39) Memories of a Geisha by Arthur Golden (This might be another book I own, although I’m not positive…)
40) Winnie the Pooh by AA Milne
41) Animal Farm by George Orwell (Although I haven’t read it since elementary school. Maybe I should re-read it?)
42) The Da Vinci Code by Dan Brown
43) One Hundred Years of Solitude, Gabriel Garcia Marquez
44) A Prayer for Owen Meaney by John Irving
45) The Woman in White by Wilkie Collins
46) Anne of Green Gables by LM Montgomery
47) Far From The Madding Crowd by Thomas Hardy
48) The Handmaid’s Tale by Margaret Atwood
49) Lord of the Flies by William Golding
50) Atonement by Ian McEwan
51) Life of Pi by Yann Martel
52) Dune by Frank Herbert
53) Cold Comfort Farm by Stella Gibbons
54) Sense and Sensibility by Jane Austen
55) A Suitable Boy by Vikram Seth
56) The Shadow of the Wind by Carlos Ruiz Zafon
57) A Tale Of Two Cities by Charles Dickens
58) Brave New World by Aldous Huxley
59) The Curious Incident of the Dog in the Night-time by Mark Haddon
60) Love In The Time Of Cholera by Gabriel Garcia Marquez
61) Of Mice and Men by John Steinbeck
62) Lolita by Vladimir Nabokov
63) The Secret History by Donna Tartt (Jenn sent me a copy a few years ago. I should dig it out…)
64) The Lovely Bones by Alice Sebold
65) Count of Monte Cristo by Alexandre Dumas
66) On The Road by Jack Kerouac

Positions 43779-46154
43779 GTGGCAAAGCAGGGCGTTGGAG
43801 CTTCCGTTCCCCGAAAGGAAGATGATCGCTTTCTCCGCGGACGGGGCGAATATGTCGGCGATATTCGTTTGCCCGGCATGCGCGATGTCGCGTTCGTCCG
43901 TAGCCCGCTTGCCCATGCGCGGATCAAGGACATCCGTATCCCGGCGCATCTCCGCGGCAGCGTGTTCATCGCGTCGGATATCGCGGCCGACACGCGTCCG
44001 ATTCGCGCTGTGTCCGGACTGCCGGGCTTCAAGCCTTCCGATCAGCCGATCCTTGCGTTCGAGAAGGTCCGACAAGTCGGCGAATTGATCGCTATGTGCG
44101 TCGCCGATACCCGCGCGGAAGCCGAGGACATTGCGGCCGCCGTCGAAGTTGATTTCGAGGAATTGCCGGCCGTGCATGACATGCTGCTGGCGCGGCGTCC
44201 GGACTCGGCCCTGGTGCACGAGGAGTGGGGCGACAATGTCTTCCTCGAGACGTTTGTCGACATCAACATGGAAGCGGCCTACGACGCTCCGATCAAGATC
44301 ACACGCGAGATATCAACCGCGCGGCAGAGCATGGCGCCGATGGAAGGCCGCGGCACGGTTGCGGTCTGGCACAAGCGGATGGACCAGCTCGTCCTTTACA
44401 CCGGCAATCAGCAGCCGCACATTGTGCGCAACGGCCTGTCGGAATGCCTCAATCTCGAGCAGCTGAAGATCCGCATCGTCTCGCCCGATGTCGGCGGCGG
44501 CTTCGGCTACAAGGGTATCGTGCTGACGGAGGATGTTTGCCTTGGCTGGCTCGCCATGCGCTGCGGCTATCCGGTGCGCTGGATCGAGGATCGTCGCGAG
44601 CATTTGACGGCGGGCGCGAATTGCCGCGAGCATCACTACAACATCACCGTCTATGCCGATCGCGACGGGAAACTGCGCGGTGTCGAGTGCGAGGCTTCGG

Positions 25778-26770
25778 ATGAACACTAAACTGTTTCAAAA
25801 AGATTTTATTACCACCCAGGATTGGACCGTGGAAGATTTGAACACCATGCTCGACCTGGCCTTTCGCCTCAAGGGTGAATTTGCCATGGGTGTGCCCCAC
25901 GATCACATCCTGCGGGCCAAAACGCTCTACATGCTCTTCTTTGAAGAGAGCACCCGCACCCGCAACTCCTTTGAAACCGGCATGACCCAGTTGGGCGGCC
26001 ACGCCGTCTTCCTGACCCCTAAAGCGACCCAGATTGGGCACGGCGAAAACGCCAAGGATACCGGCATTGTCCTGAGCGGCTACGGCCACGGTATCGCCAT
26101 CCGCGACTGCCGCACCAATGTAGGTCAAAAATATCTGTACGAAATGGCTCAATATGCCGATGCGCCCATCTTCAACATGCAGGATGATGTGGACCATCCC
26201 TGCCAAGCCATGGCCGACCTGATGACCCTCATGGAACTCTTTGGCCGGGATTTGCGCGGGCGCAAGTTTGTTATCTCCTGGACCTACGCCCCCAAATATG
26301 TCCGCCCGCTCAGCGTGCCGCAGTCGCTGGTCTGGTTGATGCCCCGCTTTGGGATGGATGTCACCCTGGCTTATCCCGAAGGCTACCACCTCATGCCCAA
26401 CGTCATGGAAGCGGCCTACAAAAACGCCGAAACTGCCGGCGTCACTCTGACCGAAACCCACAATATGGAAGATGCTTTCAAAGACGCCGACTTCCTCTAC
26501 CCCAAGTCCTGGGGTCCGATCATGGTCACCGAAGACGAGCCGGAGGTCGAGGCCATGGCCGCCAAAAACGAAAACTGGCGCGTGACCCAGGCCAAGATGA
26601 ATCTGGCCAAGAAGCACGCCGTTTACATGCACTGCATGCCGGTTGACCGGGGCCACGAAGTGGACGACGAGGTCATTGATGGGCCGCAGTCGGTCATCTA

67) Jude the Obscure by Thomas Hardy
68) Bridget Jones’s Diary by Helen Fielding
69) Midnight’s Children by Salman Rushdie
70) Moby Dick by Herman Melville (This would be the first work of literature that I started when it was assigned, but that I just could not get through…)
71) Oliver Twist by Charles Dickens
72) Dracula by Bram Stoker
73) The Secret Garden by Frances Hodgson Burnett
74) Notes From A Small Island by Bill Bryson
75) Ulysses by James Joyce
76) The Bell Jar by Sylvia Plath
77) Swallows and Amazons by Arthur Ransome
78) Germinal by Emile Zola
79) Vanity Fair by William Makepeace Thackeray
80) Possession by AS Byatt
81) A Christmas Carol by Charles Dickens
82) Cloud Atlas by David Mitchell
83) The Color Purple by Alice Walker
84) The Remains of the Day by Kazuo Ishiguro
85) Madame Bovary by Gustave Flaubert
86) A Fine Balance by Rohinton Mistry
87) Charlotte’s Web by EB White
88) The Five People You Meet In Heaven by Mitch Albom
89) Adventures of Sherlock Holmes by Sir Arthur Conan Doyle (Well, some of them. Not all.)
90) The Faraway Tree Collection by Enid Blyton
91) Heart of Darkness by Joseph Conrad
92) The Little Prince by Antoine De Saint-Exupery (In English and in French)
93) The Wasp Factory by Iain Banks
94) Watership Down by Richard Adams
95) A Confederacy of Dunces by John Kennedy Toole (Hated the main character. Put it down and haven’t felt compelled yet to change its status.)
96) A Town Like Alice by Nevil Shute
97) The Three Musketeers – Alexandre Dumas